Importing frozen honey bee sperm is key to conservation
By Scott Weybright, College of Agricultural, Human & Natural Resource Sciences
PULLMAN, Wash. – Going through customs can be frustrating for travelers. Imagine going through with a container of frozen bee sperm.
“It’s certainly a challenge,” said Brandon Hopkins, Washington State University entomology research associate and lab manager of the WSU Apiary Program. “Most customs agents aren’t used to seeing that, so it takes a lot of explaining.”
It’s complicated by the fact that WSU has the only permit issued by the U.S. Department of Agriculture (USDA) to import honey bee semen into the U.S.
Honey bees are not native to North or South America, and importing into the U.S. has been tightly restricted since the 1920s. As a result, U.S. honey bees have limited genetic diversity.
“We’re importing germplasm from Old World populations around Europe to increase genetic diversity here,” Hopkins said. “The goal is to improve commercial breeding for bees so they can better fight off diseases and parasites.
“Everything we do in this effort is to ensure bees survive to pollinate our food sources,” he said.
Hopkins and other WSU entomologists have collected genetic material in Italy, Slovenia, the Republic of Georgia and Kazakhstan since they received a USDA permit to import honey bee semen in 2008.
Freezing bee semen
WSU scientists also transport fresh sperm, but its shelf life is only about two weeks. Hopkins developed a method for freezing the material as part of his master’s degree at Eastern Washington University, and he refined it further when he came to WSU to earn his Ph.D.
“Cryogenic freezing has been used to preserve germplasm from animals like cattle for decades,” he said. “I adapted it for honey bees. Right now we are the only repository for bee germplasm in the world.”
The importation process starts with a trip to collect material overseas. Once WSU scientists arrive in a country, they work with local beekeepers or government agencies equivalent to the USDA to visit a variety of hives.
They collect mature male bees, called drones, and then extract semen. Each male produces about one microliter. For comparison, a single drop of water is approximately 100 microliters.
“We try to collect hundreds of microliters of sperm every day we’re there, so those are long days,” Hopkins said.
The semen is frozen in the origin country because freezing fresh material yields the best results. A special substance is added to avoid damaging the cells during freezing. Once back at WSU, the samples are stored at -196°C (-320°F) in a tank of liquid nitrogen.
Theoretically, the sperm can stay viable at that temperature for 10,000 years or more, Hopkins said. It can then be thawed out and used to breed honey bees here.
Ensuring genetic improvement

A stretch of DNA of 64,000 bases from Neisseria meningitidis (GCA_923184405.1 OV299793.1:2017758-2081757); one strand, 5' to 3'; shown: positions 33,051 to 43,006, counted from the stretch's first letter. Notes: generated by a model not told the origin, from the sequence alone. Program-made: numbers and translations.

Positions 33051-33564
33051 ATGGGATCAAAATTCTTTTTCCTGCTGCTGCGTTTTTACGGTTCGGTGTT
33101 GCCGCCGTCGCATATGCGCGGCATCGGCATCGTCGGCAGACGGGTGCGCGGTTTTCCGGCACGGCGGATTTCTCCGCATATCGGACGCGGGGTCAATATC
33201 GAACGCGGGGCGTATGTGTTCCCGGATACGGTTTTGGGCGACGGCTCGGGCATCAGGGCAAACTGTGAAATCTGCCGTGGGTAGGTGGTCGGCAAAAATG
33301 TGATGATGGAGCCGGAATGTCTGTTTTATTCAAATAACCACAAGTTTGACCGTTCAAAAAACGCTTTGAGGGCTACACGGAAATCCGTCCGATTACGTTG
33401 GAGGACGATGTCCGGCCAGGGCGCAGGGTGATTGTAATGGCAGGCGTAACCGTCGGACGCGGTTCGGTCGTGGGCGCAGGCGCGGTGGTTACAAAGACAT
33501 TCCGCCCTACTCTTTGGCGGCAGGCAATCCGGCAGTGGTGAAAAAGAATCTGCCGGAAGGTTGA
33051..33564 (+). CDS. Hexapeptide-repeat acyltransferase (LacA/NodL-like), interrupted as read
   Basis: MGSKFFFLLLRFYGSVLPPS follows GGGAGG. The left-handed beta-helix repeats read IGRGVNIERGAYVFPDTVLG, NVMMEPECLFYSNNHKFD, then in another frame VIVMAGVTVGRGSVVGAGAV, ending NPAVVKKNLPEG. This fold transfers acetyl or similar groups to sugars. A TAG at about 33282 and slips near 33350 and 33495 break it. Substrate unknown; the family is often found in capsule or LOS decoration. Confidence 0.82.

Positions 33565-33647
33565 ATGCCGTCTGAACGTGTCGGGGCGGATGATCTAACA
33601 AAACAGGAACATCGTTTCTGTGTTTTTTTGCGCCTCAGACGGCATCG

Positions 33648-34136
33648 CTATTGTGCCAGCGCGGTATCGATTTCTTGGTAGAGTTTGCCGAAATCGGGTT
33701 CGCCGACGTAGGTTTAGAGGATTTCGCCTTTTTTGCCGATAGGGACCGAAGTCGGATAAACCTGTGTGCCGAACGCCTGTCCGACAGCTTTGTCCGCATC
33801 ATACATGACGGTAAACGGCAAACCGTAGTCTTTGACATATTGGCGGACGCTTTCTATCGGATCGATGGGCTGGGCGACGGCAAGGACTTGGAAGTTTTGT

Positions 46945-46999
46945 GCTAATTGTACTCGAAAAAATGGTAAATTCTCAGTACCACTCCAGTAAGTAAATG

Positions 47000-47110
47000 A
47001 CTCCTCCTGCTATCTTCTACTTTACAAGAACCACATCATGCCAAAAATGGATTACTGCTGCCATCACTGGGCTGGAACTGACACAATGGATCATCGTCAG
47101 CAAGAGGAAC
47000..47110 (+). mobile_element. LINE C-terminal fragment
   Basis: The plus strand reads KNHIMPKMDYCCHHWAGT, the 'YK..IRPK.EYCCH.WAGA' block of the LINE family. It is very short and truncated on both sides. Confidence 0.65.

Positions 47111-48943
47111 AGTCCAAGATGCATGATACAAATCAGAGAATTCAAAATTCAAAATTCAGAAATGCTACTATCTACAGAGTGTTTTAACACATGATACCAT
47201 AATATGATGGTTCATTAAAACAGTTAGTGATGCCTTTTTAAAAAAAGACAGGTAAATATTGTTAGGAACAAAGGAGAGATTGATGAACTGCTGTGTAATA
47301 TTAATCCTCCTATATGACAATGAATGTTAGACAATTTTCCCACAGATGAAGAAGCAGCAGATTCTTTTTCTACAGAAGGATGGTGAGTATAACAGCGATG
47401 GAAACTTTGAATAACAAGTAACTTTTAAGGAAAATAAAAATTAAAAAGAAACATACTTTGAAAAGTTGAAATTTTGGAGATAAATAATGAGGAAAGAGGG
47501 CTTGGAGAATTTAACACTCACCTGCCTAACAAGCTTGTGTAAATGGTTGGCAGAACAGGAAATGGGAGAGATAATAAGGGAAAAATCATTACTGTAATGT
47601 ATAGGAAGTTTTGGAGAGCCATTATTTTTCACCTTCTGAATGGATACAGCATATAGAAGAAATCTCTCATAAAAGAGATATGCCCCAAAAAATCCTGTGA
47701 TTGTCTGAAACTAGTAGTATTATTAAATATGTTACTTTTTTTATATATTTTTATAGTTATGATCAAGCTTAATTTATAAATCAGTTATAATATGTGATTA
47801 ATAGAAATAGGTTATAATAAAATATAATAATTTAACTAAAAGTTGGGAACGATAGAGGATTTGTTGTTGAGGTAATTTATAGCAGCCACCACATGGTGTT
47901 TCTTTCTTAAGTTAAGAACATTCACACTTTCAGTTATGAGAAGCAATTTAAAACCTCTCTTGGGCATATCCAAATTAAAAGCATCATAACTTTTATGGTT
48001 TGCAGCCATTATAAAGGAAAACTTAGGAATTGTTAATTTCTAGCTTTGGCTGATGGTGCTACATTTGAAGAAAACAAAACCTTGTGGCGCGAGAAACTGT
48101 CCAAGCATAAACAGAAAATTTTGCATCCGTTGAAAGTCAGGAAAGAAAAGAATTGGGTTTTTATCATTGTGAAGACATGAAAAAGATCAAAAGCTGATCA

Unfortunately, the breeding process is not as simple as inseminating one queen and then providing the second generation of bees to breeders. Second generation queens contain only 50 percent of the imported European DNA.
If those queens are released, the imported genes would quickly become diluted as they breed with U.S. bees. To prevent genetic dilution, Hopkins and WSU researchers inseminate second generation queens with imported material as well, ensuring that third generation bees have 75 percent imported DNA. Then that generation of bees is inseminated as well. The iterative process results in dozens of queens with more than 85 percent of imported genetic material.
These multiple rounds of insemination are where the frozen semen is most helpful.
“Without frozen semen, this process would require trips back to Europe every year or multiple times per year,” Hopkins said. “With frozen semen, we simply thaw the semen to use for each generation.”
The genetically diverse bees are provided to U.S. bee breeders to breed future generations that are adapted for certain geographic regions.
“We want to improve the genetic background of honey bees so they can fight off diseases and be more likely to survive in their climates,” Hopkins said.
Honey bee conservation
Beyond increasing disease resistance, the cryogenic program has a conservation component. A few countries and regions are interested in preserving the genetic material of their distinct bee varieties.
“You can’t put a fence around bees,” Hopkins said. “So in Italy and France and other locations, they’re trying to conserve their unique subspecies. Freezing semen conserves those specific genetic lines or entire subspecies inexpensively for a long time.”
He said the WSU bee program has worked with researchers from around the world to create more honey bee genetic repositories like the one at WSU. With the potential of a new Honey Bee & Pollinator Research Facility established at WSU, Hopkins said the university will be able to do even more research to diversify the gene pool for U.S. honey bees.
“We’re still really early in studying this,” he said. “But we’re learning more every day, and that center will be a huge boost to our program and the body of knowledge about saving the honey bees here.”
To learn more and to donate to the WSU bee program, visit http://bees.wsu.edu/.
Brandon Hopkins, WSU Apiary Program, 509-335-8598, email@example.com